Apart from wondering whether you even need insurance, as a business owner, you may also be asking how much such coverage will cost. This article examines the reasons for business insurance and describes the types of insurance products available. It also outlines some of the factors affecting the cost of insurance coverage.
Do I even need business insurance?
As a business owner, consider the resources you use to carry out your day-to-day operations. These may include vehicles, office space, equipment and supplies, employees and, yes, even you.
Could your business survive if something were to happen to any of these? Do you have enough money to deal with any business emergencies that may arise?
Loss of key assets or personnel could devastate your business and your livelihood. Insurance protects your human and material assets from potential risks. Investing in the appropriate business insurance products is not only wise, but the investment could also save you from greater costs in the future.
What type of insurance do I need?
There are various types of insurance available to help protect you—and your business—from potential liability.
Protecting people and property
- Life insurance protects your family should something happen to you. This type of insurance is a must if you’re a sole proprietor: as the owner-operator, you’re personally responsible for all your business’s debts.
- If you’re unable to work for period of time due to illness or injury, disability insurance will provide you with a source of income.
- If you’re a partner in a business and your partner dies, partnership insurance allows you to buy your partner’s shares in the company so that you can continue operating.
- No one wants to be diagnosed with a critical illness; however, should this happen to you, critical illness insurance provides you with a lump sum benefit.
- If your business depends on key people, key person insurance can help protect you from the loss of these indispensable employees.
- Most Alberta employers are required to provide workers’ compensation (WCB) insurance. If workers become injured on the job, this coverage provides them with the necessary benefits and services to get them back to work safely. If you operate in an industry in which employees must be covered by workers’ compensation insurance, you must open a WCB-Alberta account within 15 days of hiring your first worker. To learn more about mandatory and exempt industries, or to apply for a WCB account, visit the Workers’ Compensation Board of Alberta.
It’s one thing to insure yourself and your employees: you must also protect your assets and premises. Doing so will help safeguard against loss of earnings in the event of disaster.
- Property insurance protects property and buildings owned by your business in the event of flood, fire or other emergencies.
- If you’re leasing commercial space, the property owner likely has property insurance, but you still need to insure assets stored on these premises. Contents insurance covers such things as equipment, supplies and other resources kept at your business location.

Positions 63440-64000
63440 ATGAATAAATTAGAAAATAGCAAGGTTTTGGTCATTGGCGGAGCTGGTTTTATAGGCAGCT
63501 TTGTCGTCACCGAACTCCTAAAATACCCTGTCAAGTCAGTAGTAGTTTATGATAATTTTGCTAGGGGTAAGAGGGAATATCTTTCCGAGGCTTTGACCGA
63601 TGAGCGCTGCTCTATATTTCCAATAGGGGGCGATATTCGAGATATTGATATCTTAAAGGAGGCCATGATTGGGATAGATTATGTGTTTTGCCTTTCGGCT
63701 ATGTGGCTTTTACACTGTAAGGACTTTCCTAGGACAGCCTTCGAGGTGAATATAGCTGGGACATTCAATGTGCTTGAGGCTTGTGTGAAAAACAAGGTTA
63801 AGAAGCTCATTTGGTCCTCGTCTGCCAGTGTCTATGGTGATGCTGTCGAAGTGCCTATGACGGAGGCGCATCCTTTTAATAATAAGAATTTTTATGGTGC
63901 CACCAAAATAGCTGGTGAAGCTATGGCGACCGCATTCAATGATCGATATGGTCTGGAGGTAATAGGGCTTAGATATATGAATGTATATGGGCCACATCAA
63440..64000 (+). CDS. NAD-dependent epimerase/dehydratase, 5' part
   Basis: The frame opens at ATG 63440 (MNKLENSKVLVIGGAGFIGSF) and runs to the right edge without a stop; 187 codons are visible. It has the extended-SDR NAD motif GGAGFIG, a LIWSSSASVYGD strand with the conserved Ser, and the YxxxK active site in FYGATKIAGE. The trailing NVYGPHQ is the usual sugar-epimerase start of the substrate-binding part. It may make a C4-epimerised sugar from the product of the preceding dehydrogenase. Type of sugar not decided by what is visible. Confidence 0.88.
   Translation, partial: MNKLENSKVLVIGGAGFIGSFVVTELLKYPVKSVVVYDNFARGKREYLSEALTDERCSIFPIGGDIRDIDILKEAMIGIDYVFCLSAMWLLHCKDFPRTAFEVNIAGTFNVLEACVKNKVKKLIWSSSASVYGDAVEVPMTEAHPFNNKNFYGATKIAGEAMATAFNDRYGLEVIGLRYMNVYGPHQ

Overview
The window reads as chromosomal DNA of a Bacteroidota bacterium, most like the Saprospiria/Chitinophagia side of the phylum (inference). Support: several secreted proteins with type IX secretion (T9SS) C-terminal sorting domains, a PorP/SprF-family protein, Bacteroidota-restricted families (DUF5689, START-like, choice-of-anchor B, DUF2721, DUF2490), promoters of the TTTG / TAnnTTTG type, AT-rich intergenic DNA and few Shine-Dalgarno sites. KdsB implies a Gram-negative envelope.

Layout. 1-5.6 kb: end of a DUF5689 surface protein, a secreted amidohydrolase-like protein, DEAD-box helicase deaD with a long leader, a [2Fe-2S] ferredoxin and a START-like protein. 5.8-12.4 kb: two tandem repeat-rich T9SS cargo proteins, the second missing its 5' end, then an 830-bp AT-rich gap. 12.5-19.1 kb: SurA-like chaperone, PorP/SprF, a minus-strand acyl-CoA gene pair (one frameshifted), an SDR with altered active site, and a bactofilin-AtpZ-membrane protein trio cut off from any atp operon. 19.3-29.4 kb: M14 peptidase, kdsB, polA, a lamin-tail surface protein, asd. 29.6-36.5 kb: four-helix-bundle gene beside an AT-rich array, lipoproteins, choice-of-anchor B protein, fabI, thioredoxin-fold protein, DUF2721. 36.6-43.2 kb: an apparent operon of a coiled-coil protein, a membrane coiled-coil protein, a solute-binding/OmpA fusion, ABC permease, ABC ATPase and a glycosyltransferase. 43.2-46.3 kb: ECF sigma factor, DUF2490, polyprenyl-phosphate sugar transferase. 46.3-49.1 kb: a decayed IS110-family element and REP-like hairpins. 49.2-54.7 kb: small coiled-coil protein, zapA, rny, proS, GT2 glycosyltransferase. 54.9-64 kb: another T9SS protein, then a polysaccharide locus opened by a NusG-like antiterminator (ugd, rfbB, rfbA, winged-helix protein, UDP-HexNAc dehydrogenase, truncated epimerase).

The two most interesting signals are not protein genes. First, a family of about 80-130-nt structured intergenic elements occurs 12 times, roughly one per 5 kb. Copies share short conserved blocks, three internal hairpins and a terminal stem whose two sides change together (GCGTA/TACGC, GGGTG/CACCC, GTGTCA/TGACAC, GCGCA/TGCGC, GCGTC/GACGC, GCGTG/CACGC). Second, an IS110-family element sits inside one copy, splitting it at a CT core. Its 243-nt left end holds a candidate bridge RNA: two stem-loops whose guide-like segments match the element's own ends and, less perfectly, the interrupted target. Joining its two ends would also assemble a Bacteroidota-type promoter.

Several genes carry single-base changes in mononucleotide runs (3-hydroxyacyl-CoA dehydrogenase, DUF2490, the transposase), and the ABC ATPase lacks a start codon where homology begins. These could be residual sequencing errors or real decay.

- If you need to stop operating temporarily because of fire or some other event, business interruption insurance covers loss of earnings until you can get up and running again.
- You need to insure all vehicles your business owns. This also applies to any personal vehicles used for business: advise your insurance broker and ensure that you have adequate vehicle insurance.
If you operate your business out of your home, avoid assuming that your home and property insurance policy offers adequate business protection. A home-based business insurance policy is the only way to ensure you’re protecting your livelihood. Ask a lawyer, accountant or your insurance broker for knowledgeable advice.
Employee error, faulty equipment and defective products can all hurt employees, customers or others involved with your business. The following types of insurance limit your liability and help protect your business from being sued.
- General liability insurance covers employees and clients who may become injured on your premises.
- Product liability protects you and others from any harm caused by products, defective or not, used in your business operations.
- Professional liability insurance protects you from a lawsuit arising from error, omission or negligence while performing your professional duties.
- Cyberattack, an electronic security breach or the theft of a media storage device can expose confidential personal and business data. Cyber liability protects you from being sued in such situations.
Insuring revenue streams
Businesses exist to make money. You need to pay employees, vendors and suppliers. When customers don’t pay, you’re stuck footing the bill—without corresponding revenue. Credit insurance (sometimes called accounts receivable insurance) helps protect you should a client file for bankruptcy or otherwise refuse to pay.
How much will my business insurance cost?
There is no standard answer to this question. Every business has different needs and preferences. Cost of insurance depends on the products you choose, the amount of coverage you need and the area in which you do business.
Understanding the products available and the type of coverage they offer plays a key role in business planning and budgeting. Ask a lawyer or accountant to help you make best, worst and expected revenue projections. The team at Lift Legal is available—and happy—to answer any questions you may have.
The information on this blog and website is provided by Lift Legal for educational purposes only. It is intended to give readers a general understanding of the law, not to provide specific legal advice. Information contained in these pages should not be used in place of competent legal advice from a licensed, practising lawyer in Alberta. Furthermore, by using this blog and website, you understand that no lawyer-client relationship exists between you and Lift Legal.